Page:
Minority Rights Group International (MRG) Deputy Director, Claire Thomas, writes this opinion piece for the Thomson Reuters News Foundation.+ LEARN MORE
Azeris compose around 16 per cent of the overall population of the Islamic Republic of Iran and 3 times the population of neighbouring Azerbaijan. Azeris are mainly Shi’a and because of this, as well as their population and vicinity to the centre of power in Tehran, have generally been the least troubled of Iran’s minorities.
Despite a history of political expression in the early-mid 1900s, Azeris have tended to identify with the central government Iran. A number of Azeris played an important role in events leading to the Constitutional Revolution of 1906, in the National Front of Mossadegh, 1950-53, and in the revolution of 1978-79. Common Shi’a identity, involvement with the wider economy of Iran and the presence of many Azeris in Tehran all mean that Azeris have primarily sought to influence Iranian politics rather than call for autonomy. There has been little to indicate a desire amongst the Azari majority to reunite with Azerbaijan, although that has long been the fear of the central government in Iran.
The Azeris’ ongoing grievances against the government have primarily been for some linguistic and cultural rights and, as part of that, some calls for a more decentralised form of government from the Islamic Republic. Some Azeris are reluctant to identify themselves as such, and for many others their distinct Azeri consciousness does not find nationalist expression.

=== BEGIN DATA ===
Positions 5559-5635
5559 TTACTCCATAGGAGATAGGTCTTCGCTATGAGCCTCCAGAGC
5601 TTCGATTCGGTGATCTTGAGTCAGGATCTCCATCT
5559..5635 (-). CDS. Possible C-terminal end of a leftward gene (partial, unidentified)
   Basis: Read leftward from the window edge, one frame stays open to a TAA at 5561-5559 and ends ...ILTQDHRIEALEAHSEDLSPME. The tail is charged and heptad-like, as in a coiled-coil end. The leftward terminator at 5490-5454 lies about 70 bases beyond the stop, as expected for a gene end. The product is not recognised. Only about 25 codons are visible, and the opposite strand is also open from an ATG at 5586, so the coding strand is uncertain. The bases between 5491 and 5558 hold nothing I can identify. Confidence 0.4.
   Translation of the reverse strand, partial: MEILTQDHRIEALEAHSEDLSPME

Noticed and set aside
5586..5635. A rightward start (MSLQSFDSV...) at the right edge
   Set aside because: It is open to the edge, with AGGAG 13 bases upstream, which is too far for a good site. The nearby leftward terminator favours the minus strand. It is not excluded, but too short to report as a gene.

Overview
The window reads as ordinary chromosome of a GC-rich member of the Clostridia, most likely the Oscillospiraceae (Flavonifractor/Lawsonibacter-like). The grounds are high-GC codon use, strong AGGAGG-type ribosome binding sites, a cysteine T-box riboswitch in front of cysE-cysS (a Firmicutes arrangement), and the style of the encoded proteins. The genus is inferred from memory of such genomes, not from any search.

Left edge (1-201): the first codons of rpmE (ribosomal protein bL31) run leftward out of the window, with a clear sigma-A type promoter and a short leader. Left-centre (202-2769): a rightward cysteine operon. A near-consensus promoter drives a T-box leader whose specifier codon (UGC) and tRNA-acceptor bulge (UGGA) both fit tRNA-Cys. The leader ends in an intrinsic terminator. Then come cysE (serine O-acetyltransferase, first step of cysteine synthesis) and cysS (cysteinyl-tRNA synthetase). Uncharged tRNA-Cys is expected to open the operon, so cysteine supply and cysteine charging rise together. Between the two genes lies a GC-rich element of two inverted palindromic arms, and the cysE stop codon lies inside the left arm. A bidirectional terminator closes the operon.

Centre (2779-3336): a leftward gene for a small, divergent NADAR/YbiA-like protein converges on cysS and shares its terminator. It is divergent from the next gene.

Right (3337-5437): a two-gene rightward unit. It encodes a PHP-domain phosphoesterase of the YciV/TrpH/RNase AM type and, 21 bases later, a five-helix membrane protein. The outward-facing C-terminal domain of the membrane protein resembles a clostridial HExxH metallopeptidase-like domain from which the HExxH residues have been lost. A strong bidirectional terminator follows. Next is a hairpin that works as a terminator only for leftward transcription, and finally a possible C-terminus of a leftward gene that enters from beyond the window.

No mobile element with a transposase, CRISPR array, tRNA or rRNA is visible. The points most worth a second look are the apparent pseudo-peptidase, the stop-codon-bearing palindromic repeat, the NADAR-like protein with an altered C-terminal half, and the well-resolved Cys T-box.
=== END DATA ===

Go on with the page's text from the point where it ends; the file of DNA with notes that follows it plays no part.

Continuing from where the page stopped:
Nevertheless, there have been calls for greater autonomy in recent years, and clashes with Iranian security forces. September – October 2006, for example, saw demonstrations both in Iran and Azerbaijan for the uniting of the Azeris. These included the September demonstrations in Urumiyeh in Iran, calling for greater linguistic and educational rights. Demonstrations in Azerbaijan near the Iranian Embassy in Baku, however, went further as there was some support for political movements aiming at a united Azerbaijan. Although Azerbaijani police arrested demonstrators, Ayatollah Mojtahid-Shabestari, representing the Iranian Supreme Leader in Iran’s East Azerbaijan Province, responded that the Azeris could only be reunited if Azerbaijan was to be incorporated into Iran.
Azeris continue to report widespread discrimination, including at the hands of authorities. In November 2015, for example, Azeris protested over a state broadcasted children’s television programme which made fun of Azeri accents and made offensive jokes. There is continued repression of Azeris by prohibiting the use of Azeri language in schools, as well a changing Azeri geographic names. Language rights issues remain hotly contested; for instance, a gathering to mark International Mother Language Day in 2016 led to the arrest of six Azeri activists on unsubstantiated charges of espionage; two of the detainees commenced a hunger strike in protest against their continued detention in June 2017 Further arrests and beatings took place at another peaceful demonstration demanding Azeri rights, also in June 2017 The gathering was held in order to protest the earlier detentions as well as call for an end to the ban on teaching the Azeri language in schools.
Updated December 2017